As I write this, Manufacturing Day 2015 has just gotten under way. There may not be many events starting precisely at midnight on Oct. 2, but the machines and the people who operate and maintain them are no doubt hard at work right now.
Over the past year, Plant Services has been covering the ways that technology is disrupting or otherwise changing the ways that maintenance and reliability work gets done. This month's cover story by Managing Editor Christine LaFave Grace tackles the biggest disruption, the one has been quietly under way for years – the incredibly rapid change in the makeup of the plant workforce.
At each industry event I’ve been to in the past year, the same questions keep surfacing: What skills do we need to stay competitive? Where do we find these skilled workers?
And if we do find great workers, how do we attract and retain them?
Manufacturing Day started three years ago to help answer some of these questions, with 240 events designed to inspire future manufacturing leaders at all educational levels. By 2014 it had grown to include 1,650 events, with an estimated 100,000 people attending across all 50 states.
“The first issue that we’re trying to address is, What is modern manufacturing?” says Manufacturing Day co-founder Ed Youdell. “We’re trying to change the perception or the thought especially in parents’ heads of the image of maybe 1970s manufacturing, of dirty and dingy and unsafe. And I think if we can get manufacturers to open their doors up and show people what’s going on in the plant, then we’ll have a better chance to attract the best and the brightest to manufacturing.”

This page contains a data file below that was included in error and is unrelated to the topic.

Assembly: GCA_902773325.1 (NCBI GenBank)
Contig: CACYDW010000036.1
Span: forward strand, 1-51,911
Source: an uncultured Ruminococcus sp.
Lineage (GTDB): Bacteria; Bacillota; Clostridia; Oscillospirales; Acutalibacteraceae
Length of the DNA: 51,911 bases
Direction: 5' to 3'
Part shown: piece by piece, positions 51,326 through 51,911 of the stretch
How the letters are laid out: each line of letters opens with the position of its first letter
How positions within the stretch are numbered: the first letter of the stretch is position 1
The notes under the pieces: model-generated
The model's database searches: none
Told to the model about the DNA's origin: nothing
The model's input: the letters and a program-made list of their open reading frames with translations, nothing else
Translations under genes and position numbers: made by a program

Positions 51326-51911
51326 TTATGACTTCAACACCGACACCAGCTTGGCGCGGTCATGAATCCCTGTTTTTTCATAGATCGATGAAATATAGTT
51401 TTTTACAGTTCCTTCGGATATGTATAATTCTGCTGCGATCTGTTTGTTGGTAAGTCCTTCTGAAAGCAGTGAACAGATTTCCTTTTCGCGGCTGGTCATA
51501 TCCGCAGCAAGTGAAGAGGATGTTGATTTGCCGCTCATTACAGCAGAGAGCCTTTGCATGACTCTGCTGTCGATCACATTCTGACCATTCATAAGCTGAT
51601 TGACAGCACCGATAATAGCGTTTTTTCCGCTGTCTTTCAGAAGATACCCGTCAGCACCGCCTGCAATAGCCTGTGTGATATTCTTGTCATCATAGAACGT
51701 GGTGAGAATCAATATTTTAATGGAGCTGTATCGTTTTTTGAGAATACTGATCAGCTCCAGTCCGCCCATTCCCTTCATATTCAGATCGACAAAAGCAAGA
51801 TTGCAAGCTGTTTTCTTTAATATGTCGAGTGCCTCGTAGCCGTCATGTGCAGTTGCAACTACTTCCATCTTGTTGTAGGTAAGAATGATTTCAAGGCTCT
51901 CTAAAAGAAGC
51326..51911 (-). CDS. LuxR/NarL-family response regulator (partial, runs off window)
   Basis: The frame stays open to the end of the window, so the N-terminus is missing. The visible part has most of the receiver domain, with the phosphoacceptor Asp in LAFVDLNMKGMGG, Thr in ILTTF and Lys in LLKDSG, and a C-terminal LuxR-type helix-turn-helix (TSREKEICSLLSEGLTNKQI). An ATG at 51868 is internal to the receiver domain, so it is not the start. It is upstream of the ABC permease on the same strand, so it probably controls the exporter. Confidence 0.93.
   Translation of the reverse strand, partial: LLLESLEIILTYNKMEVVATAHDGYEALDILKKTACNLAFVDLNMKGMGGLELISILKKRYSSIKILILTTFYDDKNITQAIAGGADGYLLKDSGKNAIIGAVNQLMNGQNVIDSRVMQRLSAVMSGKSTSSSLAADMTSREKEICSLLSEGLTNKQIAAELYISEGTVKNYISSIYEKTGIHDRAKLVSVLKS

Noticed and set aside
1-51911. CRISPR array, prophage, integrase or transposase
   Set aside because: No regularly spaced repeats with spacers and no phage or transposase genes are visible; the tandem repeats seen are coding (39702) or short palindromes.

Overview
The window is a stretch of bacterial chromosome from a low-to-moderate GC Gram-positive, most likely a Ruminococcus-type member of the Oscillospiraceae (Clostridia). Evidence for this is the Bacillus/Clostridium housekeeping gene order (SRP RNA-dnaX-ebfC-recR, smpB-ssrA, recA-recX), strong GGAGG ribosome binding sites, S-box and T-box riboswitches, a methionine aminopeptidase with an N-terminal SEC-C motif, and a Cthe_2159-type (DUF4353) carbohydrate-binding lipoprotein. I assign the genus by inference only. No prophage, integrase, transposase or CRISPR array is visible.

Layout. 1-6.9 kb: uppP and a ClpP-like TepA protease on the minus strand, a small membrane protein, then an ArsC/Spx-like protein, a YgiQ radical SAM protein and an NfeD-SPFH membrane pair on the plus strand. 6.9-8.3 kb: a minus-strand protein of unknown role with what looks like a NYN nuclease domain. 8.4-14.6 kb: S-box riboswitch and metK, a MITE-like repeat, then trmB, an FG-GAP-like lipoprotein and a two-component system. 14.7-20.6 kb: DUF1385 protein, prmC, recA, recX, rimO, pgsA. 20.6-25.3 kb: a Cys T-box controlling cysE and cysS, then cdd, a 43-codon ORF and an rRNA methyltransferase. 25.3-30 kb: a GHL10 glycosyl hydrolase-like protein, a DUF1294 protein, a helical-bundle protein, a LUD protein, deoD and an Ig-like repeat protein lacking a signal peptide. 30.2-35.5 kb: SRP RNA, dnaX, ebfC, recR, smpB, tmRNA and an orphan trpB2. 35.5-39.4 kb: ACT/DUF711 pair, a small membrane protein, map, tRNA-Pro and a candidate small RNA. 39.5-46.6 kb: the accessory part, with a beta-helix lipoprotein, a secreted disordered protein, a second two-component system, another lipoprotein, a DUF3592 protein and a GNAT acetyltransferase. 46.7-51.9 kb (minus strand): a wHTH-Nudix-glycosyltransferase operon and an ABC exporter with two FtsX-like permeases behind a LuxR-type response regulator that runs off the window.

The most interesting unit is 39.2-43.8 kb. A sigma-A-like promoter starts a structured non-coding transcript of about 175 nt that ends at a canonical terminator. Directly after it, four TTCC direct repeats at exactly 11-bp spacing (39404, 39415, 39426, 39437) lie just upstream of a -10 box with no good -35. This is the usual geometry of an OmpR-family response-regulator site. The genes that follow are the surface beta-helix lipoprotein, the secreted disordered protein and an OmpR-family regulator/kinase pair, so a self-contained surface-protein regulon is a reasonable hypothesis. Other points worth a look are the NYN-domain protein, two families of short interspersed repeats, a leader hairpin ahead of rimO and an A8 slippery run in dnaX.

In Youdell’s opinion, one crucial Manufacturing Day strategy is the show-don’t-tell approach.
“It’s as simple as inviting a school to tour your plant,” says Youdell. “It really is as basic as that: getting somebody inside your factory to consider what you have and what you do, and get people to really value manufacturing.”
When it comes to recruiting, Gina Max, senior director of talent management and diversity at USG, says that a dual effort has worked. “You need the local team to engage in the process, and ensure that our talent brand is strong,” she says, combining a feet-on-the-street approach with a more centralized recruiting structure to help process and close the deals with applicants. She also mentions the importance of engaging with applicants on their own terms: 20% of job applications to USG are now submitted by mobile device.
You can read our full interview with Ed Youdell at http://plnt.sv/EY-01, and further thoughts from Gina Max on recruiting are included as part of this month’s cover story.
Finally, we want to hear from you! Take our 2015 workforce survey at http://plnt.sv/WFS-15 and share what’s happening at your plant.